Sociobiology and Strandvelops (01:24:56)

And throughout history of architects making spandrels, these would be artistically built up and all of that. And there would be all sorts of decorative stuff on that. So if you are an adaptationist, folly person, but everything has an adaptive purpose, you look at that and oh, there's got to be some reason why spandrels have evolved and have these elaborate secondary sexual features on spandrels, little gossamer things flying around and stuff. And there's got to be an adapt. Oh, I know because people in church will look up at it a whole lot and their necks will get sore. And when their necks stop being sore, they will decide this is the glory of God and they will increase their belief for some. That's why architects put in spandrels. No, you can't build buildings like this without spandrels happening. And just because they were there, why not let's decorate them. That's the evolution of spandrels. And in Gould and Lewenten's critique, an awful lot of stuff where the sociobiology types would sit there and say we're going to have a just so story contest now and use our principles and figure out some way in which this is actually adaptive, saying this actually wasn't selected for because it's adaptive, it was an inadvertent byproduct of something else. So here's an example that would be given. Humans have chins. Humans have chins. And certainly all humans do have chins hidden away someplace or other. Humans have chins.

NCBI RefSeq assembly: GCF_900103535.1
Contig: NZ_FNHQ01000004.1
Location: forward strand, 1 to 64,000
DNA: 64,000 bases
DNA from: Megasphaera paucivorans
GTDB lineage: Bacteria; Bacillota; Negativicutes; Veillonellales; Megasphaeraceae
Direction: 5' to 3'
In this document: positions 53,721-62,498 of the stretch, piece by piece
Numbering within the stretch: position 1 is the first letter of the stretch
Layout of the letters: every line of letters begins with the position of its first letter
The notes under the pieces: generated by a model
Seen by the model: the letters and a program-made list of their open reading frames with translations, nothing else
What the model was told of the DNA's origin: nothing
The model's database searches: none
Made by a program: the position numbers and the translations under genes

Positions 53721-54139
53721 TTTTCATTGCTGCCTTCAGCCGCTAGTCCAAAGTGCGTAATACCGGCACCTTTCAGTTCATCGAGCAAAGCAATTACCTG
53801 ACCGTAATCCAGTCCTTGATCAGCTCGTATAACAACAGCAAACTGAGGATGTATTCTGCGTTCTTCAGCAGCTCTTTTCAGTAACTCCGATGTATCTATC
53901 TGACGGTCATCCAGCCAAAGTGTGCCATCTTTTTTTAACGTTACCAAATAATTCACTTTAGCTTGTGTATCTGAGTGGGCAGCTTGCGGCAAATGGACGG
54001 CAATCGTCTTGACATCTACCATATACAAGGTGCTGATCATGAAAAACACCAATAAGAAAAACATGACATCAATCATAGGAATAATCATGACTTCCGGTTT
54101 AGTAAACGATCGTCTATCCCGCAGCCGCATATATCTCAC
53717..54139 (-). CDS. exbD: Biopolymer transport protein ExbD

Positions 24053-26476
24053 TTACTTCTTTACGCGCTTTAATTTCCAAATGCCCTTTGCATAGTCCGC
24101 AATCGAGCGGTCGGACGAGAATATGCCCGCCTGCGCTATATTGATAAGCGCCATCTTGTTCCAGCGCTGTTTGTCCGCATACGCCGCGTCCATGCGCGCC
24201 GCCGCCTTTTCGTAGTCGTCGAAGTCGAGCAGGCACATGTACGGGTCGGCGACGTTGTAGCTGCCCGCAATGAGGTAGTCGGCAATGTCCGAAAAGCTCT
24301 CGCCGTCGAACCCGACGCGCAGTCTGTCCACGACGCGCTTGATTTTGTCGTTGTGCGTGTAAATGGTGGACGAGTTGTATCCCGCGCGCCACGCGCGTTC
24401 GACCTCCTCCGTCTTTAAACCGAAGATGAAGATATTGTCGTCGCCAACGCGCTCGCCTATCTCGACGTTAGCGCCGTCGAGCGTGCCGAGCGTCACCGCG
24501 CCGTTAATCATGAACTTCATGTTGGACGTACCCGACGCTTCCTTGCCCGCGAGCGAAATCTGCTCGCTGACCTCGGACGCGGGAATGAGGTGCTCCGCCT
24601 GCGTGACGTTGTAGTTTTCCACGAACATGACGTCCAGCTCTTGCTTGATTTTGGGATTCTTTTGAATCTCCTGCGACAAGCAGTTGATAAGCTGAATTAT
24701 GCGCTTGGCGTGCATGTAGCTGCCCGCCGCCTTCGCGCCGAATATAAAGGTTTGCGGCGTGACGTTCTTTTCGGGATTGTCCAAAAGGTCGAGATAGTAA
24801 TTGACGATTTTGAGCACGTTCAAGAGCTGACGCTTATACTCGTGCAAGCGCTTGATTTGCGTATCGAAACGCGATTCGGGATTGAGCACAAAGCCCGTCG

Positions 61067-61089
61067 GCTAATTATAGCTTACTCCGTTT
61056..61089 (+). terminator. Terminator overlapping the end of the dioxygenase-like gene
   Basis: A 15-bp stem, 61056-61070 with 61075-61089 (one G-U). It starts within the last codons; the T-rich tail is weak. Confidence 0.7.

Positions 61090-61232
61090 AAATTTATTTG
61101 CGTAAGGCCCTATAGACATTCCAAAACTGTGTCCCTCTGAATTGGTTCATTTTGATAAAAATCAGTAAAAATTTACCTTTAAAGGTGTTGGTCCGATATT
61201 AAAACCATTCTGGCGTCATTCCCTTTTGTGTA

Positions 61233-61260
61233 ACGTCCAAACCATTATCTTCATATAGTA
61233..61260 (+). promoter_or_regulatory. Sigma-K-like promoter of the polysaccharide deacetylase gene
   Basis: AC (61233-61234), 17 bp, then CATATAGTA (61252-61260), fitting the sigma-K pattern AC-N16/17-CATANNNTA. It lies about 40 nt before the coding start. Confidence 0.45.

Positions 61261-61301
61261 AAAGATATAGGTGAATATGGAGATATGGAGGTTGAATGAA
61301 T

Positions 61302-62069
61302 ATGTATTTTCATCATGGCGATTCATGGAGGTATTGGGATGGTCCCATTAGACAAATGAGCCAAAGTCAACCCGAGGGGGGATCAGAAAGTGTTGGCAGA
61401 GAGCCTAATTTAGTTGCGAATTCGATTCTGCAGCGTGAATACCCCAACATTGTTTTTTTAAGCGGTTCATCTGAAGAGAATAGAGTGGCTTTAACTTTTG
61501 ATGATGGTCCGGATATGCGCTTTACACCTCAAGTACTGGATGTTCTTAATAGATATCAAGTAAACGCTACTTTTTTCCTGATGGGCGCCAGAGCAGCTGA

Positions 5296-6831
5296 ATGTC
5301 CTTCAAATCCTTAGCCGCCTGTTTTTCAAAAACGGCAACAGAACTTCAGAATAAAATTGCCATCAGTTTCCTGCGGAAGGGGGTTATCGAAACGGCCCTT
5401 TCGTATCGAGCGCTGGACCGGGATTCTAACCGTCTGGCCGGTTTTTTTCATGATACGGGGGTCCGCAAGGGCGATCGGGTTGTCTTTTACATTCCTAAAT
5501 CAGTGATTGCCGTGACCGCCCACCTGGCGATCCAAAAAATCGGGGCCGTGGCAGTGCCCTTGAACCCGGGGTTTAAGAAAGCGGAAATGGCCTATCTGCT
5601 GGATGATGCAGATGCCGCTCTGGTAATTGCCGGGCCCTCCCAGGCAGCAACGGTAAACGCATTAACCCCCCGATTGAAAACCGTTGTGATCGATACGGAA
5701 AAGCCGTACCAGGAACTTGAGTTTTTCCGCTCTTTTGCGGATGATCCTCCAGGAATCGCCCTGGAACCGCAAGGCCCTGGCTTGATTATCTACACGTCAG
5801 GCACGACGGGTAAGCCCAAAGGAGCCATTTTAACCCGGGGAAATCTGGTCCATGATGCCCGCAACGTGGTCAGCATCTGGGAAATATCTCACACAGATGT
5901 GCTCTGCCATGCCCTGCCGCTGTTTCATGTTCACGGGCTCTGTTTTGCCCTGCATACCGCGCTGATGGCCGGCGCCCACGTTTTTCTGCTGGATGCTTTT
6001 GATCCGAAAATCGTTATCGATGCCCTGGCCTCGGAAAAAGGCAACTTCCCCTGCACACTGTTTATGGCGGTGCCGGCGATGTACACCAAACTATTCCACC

Chins: Andren Loere Is Not An Athlete (01:26:25)